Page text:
Ryder Cup 'not that big a deal' - Nicklaus


Jack Nicklaus has described the Ryder Cup as "not that big a deal" as he urges America's top golfers to focus more on their own form for the major championships.

The United States have won only two of the previous 10 instalments of the biennial competition, but have the chance to improve that record at Hazeltine at this year's event, which gets under way on September 30.

Despite defeat in six of the last seven editions, Nicklaus has advised the American players not to put too much pressure on themselves, citing the majors as more important.

"My feeling is that the Ryder Cup goes in cycles," said Nicklaus, whose 18 major titles are more than any other golfer in history.

"I told the guys not to worry about it. There they were talking about the Ryder Cup, but I told them they have far more important things to worry about, like the four majors this year.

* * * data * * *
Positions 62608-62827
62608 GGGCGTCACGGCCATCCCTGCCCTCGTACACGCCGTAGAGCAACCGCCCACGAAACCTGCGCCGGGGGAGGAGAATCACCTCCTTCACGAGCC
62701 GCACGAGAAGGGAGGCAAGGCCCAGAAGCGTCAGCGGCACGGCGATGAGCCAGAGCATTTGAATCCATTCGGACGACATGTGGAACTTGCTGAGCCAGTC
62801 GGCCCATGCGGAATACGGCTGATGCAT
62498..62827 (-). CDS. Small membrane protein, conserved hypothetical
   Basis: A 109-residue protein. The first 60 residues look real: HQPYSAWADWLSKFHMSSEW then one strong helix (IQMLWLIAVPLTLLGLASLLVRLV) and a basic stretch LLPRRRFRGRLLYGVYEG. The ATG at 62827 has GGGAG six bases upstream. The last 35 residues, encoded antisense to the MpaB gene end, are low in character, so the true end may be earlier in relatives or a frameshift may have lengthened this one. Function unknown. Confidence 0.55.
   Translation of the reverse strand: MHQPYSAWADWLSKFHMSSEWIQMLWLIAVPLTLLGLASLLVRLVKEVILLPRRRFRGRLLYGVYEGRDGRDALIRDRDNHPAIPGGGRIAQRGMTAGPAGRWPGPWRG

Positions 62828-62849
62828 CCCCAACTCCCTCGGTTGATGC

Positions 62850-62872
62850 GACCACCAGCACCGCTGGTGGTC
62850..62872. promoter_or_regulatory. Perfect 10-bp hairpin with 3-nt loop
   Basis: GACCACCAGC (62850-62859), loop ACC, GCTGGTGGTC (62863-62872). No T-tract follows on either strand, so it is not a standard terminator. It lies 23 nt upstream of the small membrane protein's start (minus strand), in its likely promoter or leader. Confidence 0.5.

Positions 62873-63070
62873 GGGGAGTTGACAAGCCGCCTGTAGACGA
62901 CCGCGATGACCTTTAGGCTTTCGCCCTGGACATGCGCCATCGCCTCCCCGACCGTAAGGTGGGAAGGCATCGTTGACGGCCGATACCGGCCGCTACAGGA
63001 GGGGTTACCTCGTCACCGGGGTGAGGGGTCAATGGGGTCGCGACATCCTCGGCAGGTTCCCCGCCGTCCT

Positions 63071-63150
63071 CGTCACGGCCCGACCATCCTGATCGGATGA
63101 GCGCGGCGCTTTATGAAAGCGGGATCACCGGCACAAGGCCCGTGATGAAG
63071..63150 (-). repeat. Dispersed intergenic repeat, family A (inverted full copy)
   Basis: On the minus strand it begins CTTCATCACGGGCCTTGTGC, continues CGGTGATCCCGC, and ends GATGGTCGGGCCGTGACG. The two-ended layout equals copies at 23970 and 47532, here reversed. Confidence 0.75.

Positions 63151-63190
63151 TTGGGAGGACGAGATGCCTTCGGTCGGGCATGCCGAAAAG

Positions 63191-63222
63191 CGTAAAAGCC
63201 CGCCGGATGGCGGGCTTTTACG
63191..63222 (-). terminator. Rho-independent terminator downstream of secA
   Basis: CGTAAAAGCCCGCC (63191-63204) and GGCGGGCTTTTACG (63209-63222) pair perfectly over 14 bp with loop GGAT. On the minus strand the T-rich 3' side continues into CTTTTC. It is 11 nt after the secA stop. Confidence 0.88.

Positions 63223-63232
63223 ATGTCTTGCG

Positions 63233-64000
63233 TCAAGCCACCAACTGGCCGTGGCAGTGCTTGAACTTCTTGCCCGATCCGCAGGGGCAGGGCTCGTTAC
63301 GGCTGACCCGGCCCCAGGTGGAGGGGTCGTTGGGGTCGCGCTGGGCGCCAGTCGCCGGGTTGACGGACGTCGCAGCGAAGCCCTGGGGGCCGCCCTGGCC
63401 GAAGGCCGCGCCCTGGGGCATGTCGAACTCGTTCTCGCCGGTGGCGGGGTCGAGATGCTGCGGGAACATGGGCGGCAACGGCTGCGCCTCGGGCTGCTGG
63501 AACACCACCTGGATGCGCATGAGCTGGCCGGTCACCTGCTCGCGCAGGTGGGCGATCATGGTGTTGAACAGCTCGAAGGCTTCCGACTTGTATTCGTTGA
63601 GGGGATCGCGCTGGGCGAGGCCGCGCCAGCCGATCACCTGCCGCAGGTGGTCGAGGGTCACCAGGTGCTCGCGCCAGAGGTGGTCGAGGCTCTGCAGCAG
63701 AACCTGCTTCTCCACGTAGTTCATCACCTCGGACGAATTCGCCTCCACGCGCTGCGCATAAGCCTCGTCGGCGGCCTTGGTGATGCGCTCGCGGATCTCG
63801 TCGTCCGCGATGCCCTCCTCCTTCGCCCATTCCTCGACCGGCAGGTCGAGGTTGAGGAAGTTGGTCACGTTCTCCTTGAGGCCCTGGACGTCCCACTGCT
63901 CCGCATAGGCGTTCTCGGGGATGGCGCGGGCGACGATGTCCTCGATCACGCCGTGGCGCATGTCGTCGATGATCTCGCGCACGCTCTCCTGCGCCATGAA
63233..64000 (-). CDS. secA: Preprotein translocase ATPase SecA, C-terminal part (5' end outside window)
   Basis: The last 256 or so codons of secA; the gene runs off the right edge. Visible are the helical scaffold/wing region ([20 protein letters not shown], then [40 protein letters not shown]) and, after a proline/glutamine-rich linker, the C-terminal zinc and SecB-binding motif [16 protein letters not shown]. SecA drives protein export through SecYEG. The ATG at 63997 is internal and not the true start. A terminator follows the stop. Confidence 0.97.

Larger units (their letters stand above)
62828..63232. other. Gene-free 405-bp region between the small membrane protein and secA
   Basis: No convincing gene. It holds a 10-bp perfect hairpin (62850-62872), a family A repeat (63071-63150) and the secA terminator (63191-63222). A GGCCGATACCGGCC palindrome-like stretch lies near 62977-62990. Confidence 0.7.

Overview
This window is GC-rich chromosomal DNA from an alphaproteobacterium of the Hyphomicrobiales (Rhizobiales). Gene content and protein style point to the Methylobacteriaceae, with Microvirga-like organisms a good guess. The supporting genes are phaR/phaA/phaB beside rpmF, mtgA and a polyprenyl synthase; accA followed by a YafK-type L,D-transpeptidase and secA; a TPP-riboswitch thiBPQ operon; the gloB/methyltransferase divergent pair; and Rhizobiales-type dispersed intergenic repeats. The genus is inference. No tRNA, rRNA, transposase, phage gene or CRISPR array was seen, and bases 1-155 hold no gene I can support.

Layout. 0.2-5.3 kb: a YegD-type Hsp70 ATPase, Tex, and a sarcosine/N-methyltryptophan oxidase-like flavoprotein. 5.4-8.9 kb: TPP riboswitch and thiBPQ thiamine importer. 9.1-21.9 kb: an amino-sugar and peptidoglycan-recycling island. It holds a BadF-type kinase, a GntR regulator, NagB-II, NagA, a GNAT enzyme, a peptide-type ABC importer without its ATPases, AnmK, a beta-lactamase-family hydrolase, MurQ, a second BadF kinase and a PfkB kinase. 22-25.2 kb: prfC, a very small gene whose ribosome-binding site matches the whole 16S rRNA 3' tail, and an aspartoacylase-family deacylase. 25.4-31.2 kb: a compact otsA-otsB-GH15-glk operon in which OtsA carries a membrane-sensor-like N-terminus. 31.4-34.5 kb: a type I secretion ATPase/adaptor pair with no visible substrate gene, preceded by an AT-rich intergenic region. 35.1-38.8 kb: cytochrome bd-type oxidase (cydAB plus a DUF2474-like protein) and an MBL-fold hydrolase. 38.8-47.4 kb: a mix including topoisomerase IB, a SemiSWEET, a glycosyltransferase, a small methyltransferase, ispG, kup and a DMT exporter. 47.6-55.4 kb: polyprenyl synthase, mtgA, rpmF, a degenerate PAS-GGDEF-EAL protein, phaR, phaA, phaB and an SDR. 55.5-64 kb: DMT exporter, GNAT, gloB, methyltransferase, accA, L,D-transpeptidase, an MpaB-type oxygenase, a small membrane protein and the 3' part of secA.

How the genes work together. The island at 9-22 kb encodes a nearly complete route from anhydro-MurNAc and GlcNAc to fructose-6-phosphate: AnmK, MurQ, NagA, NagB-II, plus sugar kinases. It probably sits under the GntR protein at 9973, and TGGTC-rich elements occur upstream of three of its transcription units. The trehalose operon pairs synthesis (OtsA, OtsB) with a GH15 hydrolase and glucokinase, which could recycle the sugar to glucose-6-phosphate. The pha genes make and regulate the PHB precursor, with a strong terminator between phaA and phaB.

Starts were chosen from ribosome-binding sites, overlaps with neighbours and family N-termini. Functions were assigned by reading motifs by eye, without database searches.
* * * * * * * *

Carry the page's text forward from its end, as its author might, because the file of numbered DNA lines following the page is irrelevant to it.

"Yes, it's a great honour to represent your country. And a great honour to be part of an international team. But it's supposed to be fun.

"I asked them if they knew who won and lost in the last Ryder Cup. No one knew. Then I asked who won the last four majors. They all knew.

"So it's not that big a deal. I know they all want to play their best, but they also need to take it as a game that they prepare for and have fun in when they go play. It's for bragging rights. I told them to try to not make it more than what it is.

"People talk about the pressure. Are you telling me there is more pressure in the Ryder Cup than coming down the last fairway at Augusta or the US Open with a major on the line? Crap."